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Methods - Neurophysiology of Movement

Neurophysiology of Movement


Electroencephalography (EEG) enables noninvasive measurement of brain activity by deriving voltage fluctuations from electrodes placed on the head. The relatively small brain signals (5-500 µV) are amplified by a measurement amplifier. In the nemolab, we use a mobile 32/64 channel system (LiveAmp) as well as a 16-channel system (V-Amp) from BrainProducts with active Ag/AgCl electrodes that are attached with the help of an electrode cap (actiCap, BrainProducts). Active electrodes have an additional small amplifier built directly into the electrode making measurements less prone to artifacts. This allows us to investigate large and/or fast movements very accurately. With the EEG, we mainly measure the event-related potentials that can be observed during the execution and learning of movements (e.g., Bereitschaftspotential, error-related negativity, feedback-related negativity, P300).




The Department of Psychology and Sports Science has a 3 Tesla Siemens Prisma Scanner at its disposal in the Bender Institute of Neuroimaging (BION). Functional magnetic resonance imaging (fMRI) is an imaging technique that can display brain structures based on oxygenation of the blood. We use fMRI to investigate neural mechanisms of movement and movement simulation. image_preview.jpg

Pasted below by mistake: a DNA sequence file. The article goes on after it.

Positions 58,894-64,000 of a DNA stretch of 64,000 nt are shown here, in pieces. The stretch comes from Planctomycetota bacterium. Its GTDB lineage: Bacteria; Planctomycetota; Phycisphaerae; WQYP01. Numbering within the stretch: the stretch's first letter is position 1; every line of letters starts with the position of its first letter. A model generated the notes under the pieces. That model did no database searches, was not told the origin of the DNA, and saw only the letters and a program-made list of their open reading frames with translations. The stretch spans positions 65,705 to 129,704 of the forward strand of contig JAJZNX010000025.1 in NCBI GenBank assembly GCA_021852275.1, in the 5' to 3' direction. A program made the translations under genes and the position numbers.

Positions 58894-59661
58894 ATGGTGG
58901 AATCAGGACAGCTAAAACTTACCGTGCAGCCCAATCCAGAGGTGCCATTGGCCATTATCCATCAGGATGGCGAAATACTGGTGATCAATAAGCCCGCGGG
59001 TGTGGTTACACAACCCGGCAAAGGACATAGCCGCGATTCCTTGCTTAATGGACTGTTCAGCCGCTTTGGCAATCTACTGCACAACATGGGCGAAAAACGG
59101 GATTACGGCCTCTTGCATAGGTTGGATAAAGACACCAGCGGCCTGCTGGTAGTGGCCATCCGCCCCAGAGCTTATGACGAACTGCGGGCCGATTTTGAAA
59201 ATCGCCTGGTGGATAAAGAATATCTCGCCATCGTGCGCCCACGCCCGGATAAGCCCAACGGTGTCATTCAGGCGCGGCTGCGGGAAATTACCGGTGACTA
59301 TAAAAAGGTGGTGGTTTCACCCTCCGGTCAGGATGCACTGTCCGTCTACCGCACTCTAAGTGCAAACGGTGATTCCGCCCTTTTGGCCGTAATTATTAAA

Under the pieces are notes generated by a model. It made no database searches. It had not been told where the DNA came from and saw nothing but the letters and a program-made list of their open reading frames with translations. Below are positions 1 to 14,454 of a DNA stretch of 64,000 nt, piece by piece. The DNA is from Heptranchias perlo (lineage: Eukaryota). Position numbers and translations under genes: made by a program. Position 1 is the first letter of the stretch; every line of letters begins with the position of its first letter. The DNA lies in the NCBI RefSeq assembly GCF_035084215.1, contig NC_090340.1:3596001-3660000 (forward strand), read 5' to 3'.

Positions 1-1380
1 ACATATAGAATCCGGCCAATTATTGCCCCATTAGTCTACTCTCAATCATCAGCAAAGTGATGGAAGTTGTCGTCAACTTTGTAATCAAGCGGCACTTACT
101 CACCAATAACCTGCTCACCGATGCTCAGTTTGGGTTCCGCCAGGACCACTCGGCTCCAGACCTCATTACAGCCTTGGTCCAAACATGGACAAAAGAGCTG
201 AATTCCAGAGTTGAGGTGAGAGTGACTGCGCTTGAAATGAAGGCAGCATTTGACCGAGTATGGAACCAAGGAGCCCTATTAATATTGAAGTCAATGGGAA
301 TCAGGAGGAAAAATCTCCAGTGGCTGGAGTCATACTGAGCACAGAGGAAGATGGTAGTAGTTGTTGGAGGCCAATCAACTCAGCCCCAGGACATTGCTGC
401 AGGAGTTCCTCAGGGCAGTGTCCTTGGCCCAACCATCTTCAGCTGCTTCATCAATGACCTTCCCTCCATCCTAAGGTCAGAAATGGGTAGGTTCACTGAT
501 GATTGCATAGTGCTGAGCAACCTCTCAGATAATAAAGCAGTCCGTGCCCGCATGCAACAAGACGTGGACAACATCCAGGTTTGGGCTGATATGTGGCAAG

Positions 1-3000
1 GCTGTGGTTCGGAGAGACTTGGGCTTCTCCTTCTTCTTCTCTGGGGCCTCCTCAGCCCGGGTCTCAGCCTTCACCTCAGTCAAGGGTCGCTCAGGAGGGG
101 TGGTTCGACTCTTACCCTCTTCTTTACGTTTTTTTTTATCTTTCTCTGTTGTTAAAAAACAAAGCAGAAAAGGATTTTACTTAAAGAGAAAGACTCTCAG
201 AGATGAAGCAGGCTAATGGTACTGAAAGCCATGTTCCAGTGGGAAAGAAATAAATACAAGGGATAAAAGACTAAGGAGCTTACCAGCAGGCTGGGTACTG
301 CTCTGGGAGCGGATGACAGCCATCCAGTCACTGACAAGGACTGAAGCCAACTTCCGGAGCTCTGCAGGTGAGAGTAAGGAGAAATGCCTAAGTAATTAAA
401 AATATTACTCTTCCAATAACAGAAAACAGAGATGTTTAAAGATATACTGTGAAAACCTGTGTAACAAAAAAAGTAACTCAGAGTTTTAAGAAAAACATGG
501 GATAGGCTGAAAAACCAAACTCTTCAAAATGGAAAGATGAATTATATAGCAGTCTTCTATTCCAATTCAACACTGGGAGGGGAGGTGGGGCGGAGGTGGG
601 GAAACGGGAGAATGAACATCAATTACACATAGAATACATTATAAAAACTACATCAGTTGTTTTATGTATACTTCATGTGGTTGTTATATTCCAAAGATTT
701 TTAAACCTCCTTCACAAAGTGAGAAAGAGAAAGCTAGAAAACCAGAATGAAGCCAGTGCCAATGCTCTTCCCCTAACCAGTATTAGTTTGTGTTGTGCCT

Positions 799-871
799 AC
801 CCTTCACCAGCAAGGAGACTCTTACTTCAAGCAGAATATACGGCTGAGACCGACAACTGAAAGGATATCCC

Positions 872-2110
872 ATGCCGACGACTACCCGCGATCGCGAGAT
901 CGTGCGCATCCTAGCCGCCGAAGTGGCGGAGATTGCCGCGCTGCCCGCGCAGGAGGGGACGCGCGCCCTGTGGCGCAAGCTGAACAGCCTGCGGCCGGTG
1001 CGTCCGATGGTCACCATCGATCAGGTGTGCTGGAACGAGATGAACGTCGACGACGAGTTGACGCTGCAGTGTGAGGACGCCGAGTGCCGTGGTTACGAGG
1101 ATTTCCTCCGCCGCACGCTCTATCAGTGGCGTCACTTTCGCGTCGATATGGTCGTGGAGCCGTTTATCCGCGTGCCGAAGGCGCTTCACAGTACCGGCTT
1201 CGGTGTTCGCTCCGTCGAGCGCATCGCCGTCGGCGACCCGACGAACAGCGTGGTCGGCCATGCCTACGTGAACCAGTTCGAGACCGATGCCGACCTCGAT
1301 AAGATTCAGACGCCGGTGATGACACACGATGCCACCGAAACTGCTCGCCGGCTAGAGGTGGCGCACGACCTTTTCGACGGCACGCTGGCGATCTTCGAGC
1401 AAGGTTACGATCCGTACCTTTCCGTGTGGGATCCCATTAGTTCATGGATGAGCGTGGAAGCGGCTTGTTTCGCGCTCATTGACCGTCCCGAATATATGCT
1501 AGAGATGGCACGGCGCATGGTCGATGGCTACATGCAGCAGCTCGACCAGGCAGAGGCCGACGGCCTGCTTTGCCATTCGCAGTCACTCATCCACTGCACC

Functional near-infrared spectroscopy (fNIRS) is a noninvasive measurement of concentration changes of oxygenated and de-oxygenated hemoglobin in the blood. We are using this method to deduce changes in cortical activity. Near-infrared light is emitted at a specific region on the scalp. The reflection rate depends on the oxygenation level and can be used to recalculate concentration changes. This method enables us to observe cortical activity even under realistic movement conditions, because it is relatively robust with respect to movement artifacts. It can also be used to quantify oxygenation in skeletal muscles.